Berchtold of Engelberg

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Berchtold of Engelberg, German Berchtold von Engelberg (died 3 November 1197) was a Swiss German Benedictine monk, who was Abbot of Engelberg Abbey in Switzerland.[1][2]


Before becoming abbot he was a monk at Engelberg and a favorite disciple of the learned abbot, Blessed Frowin. When Frowin was on the point of dying he advised his monks to elect Berchtold as his successor. Accordingly, after Frowin's death, which occurred 27 March 1178, Berchtold was chosen abbot.

Following in Frowin's footsteps, he was intent on maintaining strict monastic discipline, the importance of which he inculcated by his own example. Nor did he neglect, at the same time, to encourage his monks in the pursuit of Divine and human knowledge. By his order they reproduced many old writings, some of which are still extant in the library of Engelberg. The more learned monks were encouraged to write original works.

When Abbot Burchard [Note 1] openly taught that the souls of the just had gone to heaven before the Resurrection of Christ, Berchtold himself wrote Apologia contra errorem Burchardi Abbatis S. Joannis in Thurthal seu Vallis Taurinae, in which he shows himself not only well versed in Holy Scriptures and the writings of the Fathers but also a master in theological knowledge and dialectical skill. Abbot Burchard became convinced of his error, retracted, and died a saintly death.

Berchtold procured for his monastery many financial privileges, among which was the right to levy tithes upon the churches of Stanz and Buochs, which were under his jurisdiction. The contemporaneous annals of Engelberg, which are published in "Mon. Germ. Hist., SS.", XVII, 280, relate that Berchtold foretold the death of Emperor Frederick Barbarossa. Later chronicles state that, through his blessing, the lake near Stanzstad was stocked with fish, and that shortly before his death he three times changed water into wine. He is generally represented in the act of blessing fish. His miracle of turning water into wine is corroborated by an epigram beneath a representation of him which was kept in the choir of Engelberg up to the seventeenth century. At Engelberg his feast is celebrated on the anniversary of his death, and within the Roman Catholic Church he is now also known as "Blessed Berchtold".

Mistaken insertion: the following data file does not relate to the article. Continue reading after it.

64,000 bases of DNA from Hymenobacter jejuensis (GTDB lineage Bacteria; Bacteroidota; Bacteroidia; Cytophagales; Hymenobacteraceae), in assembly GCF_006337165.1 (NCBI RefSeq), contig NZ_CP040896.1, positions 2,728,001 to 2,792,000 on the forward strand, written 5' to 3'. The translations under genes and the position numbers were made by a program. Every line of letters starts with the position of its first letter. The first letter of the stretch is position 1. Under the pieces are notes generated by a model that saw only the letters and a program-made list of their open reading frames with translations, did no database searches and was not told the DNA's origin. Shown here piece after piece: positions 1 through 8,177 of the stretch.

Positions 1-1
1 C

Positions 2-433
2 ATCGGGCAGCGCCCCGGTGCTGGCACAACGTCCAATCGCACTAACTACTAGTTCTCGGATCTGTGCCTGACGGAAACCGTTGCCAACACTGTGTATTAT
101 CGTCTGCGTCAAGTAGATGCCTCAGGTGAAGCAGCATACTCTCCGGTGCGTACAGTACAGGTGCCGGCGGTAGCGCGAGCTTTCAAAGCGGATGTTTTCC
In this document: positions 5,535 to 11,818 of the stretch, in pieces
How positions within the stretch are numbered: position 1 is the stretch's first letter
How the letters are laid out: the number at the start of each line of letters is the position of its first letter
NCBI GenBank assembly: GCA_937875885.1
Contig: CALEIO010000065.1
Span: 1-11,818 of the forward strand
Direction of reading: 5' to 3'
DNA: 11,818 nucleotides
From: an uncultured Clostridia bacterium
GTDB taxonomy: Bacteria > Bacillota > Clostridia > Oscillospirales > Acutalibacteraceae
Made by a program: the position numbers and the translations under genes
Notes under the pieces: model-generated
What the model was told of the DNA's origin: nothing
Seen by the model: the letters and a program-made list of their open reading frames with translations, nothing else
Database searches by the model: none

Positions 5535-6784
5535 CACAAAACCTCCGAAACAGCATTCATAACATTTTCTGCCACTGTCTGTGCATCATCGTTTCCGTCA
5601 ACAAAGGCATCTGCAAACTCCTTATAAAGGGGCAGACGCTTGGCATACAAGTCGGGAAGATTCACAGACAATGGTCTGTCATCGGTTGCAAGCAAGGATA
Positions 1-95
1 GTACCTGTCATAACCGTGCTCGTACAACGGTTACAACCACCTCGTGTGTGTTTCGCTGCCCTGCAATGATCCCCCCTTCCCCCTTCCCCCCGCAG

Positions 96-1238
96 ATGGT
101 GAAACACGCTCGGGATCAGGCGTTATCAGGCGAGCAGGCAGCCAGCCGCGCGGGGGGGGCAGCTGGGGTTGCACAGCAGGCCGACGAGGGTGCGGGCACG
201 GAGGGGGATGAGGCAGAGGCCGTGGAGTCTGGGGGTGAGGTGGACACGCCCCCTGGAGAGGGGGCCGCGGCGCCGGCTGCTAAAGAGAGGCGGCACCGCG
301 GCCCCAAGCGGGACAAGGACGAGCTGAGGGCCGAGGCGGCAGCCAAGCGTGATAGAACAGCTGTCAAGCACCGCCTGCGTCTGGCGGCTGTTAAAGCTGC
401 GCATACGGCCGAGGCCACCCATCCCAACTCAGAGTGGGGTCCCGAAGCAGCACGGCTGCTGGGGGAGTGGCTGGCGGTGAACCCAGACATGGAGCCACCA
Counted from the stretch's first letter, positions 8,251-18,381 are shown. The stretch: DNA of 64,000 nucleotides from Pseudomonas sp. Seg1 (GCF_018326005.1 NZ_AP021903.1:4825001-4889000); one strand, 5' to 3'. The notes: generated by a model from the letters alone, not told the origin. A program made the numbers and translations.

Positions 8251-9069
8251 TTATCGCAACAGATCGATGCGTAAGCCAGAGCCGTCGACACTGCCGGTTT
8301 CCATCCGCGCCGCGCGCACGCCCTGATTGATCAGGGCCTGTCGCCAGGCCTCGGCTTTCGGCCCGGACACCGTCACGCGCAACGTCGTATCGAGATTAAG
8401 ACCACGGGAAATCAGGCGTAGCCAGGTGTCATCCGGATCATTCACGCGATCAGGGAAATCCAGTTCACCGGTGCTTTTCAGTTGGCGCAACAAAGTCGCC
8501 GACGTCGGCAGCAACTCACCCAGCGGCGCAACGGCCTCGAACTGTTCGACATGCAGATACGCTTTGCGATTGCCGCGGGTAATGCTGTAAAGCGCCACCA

1. Allegedly the second abbot of St. John's Abbey in the Thurtal, first mentioned in a document of Pope Eugene III dated 4 October 1152. "Burchard". Historisches Lexikon der Schweiz. Retrieved 17 April 2015.<templatestyles src="Module:Citation/CS1/styles.css"></templatestyles>


  1. Die deutsche Literatur des Mittelalters: Verfasserlexikon Wolfgang Stammler, Karl Langosch, Kurt Ruh - 1978 "Berchtold von Engelberg I. Leben. B. folgte 1178 Abt -»Frowin in der Leitung des Klosters Engelberg. Für die Zeit vor seiner Erhebung zum Abt läßt sich die Wendung amice et reverende presbyter Berchtolde in einem Werk Frowins ..."
  2. The handbook of medieval library history - Karl Christ, Anton Kern, Theophil M. Otto - 1984 Page 181 "Abbot Frowin, 1147-1178, a monk from St. Blasien, founded an important library and a school of writing and painting at Engelberg around 1120. His successors, Berchthold, 1178-1197, and especially Heinrich, 1197-1223, presided over ..."
  • Acta Sanctorum (Paris, 1887), 1 November 385;
  • Murer, Helvetia Sancta (Lucerne, 1648; St. Gall, 1751);
  • Burgener, Helvetia Sancta (Einsiedeln and New York, 1860), I, 80;
  • Versuch einer urkundlichen Darstellung des reichsfreien Stiftes Engelberg (Lucerne, 1846);
  • Mayer, Das Benediktiner Stift Engelberg (Lucerne, 1891)

External links

 This article incorporates text from a publication now in the public domainHerbermann, Charles, ed. (1913). Catholic Encyclopedia. New York: Robert Appleton. Missing or empty |title= (help)CS1 maint: ref=harv (link)<templatestyles src="Module:Citation/CS1/styles.css"></templatestyles>